Check here for recent news about our company and our services.
EAGLE PLUMBING HAS MOVED!!!
Here are a few pictures of our new facility. We are still fine tuning how we want things arranged, but everything is coming along nicely. The new facility is closer to downtown Lincoln and is centrally located ... allowing us to better serve our customers and cut down on operation costs. Feel free to drop in and say hi!
The only things that have changed with this move is our physical address and our email address. See below for our new info.
110 Flocchini Circle
Lincoln, CA 95648
Currently we are busy with landscape drain clogs. During heavy rain, clogged landscape drains cause flooding all the way into homes. If you are having issues with a clogged landscape drain or you have reason to believe that you will due to slow drainage during light raining, please call right away before it is too late and you end up with water damage to your home.
Big Changes Coming for Water Heater Efficiency. Ready?
New residential water heater energy-efficiency standards that go into
effect April 16 will require changes to the installation of many
residential water heaters. Most water heaters with a capacity of 55
gallons or less will require more installation space, and those larger
than 55 gallons in capacity will see additional, more significant
changes. However, products manufactured before April 16 can still be
bought and installed after the change-over date.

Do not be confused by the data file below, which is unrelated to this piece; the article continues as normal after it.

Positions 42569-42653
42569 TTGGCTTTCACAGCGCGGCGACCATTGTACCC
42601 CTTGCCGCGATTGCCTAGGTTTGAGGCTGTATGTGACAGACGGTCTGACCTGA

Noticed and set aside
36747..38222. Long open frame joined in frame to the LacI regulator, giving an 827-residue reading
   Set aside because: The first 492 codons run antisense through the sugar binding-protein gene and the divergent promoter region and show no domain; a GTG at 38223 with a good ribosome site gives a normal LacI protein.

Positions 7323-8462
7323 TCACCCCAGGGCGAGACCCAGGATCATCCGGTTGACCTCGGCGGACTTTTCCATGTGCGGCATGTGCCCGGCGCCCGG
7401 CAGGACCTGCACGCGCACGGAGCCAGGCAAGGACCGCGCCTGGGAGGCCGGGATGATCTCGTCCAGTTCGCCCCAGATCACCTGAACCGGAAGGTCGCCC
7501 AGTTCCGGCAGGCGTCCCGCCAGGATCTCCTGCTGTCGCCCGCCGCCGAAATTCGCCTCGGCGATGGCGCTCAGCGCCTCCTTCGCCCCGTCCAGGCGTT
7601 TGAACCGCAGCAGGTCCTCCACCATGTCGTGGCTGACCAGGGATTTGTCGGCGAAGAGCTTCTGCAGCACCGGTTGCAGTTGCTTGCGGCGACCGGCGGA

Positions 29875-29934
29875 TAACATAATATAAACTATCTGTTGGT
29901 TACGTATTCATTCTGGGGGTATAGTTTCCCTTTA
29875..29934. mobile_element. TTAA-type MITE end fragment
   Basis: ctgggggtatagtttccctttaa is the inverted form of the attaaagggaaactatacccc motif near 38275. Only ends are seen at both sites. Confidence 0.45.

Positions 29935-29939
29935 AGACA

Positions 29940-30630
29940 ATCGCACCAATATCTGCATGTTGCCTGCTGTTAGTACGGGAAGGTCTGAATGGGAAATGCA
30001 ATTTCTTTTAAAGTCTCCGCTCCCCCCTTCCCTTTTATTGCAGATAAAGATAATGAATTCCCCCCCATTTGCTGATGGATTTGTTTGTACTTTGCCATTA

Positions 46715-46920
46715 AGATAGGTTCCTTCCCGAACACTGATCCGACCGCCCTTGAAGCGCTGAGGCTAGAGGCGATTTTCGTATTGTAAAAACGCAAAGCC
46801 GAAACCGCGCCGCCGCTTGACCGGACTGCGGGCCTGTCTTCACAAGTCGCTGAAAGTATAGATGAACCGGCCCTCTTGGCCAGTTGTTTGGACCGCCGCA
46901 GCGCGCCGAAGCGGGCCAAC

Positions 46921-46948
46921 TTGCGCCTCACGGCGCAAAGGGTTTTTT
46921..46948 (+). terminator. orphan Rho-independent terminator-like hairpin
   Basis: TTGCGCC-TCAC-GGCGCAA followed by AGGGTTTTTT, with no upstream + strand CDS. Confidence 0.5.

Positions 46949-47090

These new efficiency standards will require much higher Energy Factor
(EF) ratings for larger water heaters, making a huge impact,
especially on how these types of water heaters are manufactured,
distributed, installed and/or vented.
The more common-sized water heaters of 55 gallons or less will likely
be larger by roughly 2 inches in height and diameter to account for
the additional insulation needed to meet the new standard. This may
require builders to account for the increased size in their design.
It is expected that replacement water heaters installed in closets
will present the biggest problems: They may require installing an
applicance with reduced water capacity, selecting a much taller tank
of the same diameter or a switching to a tankless water heater if
space does not allow for a simple change-out.
As more information is available from manufacturers and the federal
Department of Energy, NAHB will update this page.
Larger heaters, bigger changes
There are many factors for home builders and remodelers to consider
when deciding whether to specify these new larger water heaters. First
is the cost: Conventional, current minimum-efficiency 60-gallon gas
and electric water heaters are approximately $675-$1,500, while the
new high-efficiency models are about $1,200-$2,450.
New gas water heaters with a capacity of more than 55 gallons will
need to be a condensing combustion design to meet the new efficiency
requirements, which raises the EF from 0.55 to 0.75 for a 65-gallon
model. This means you'll need a dedicated electrical receptacle to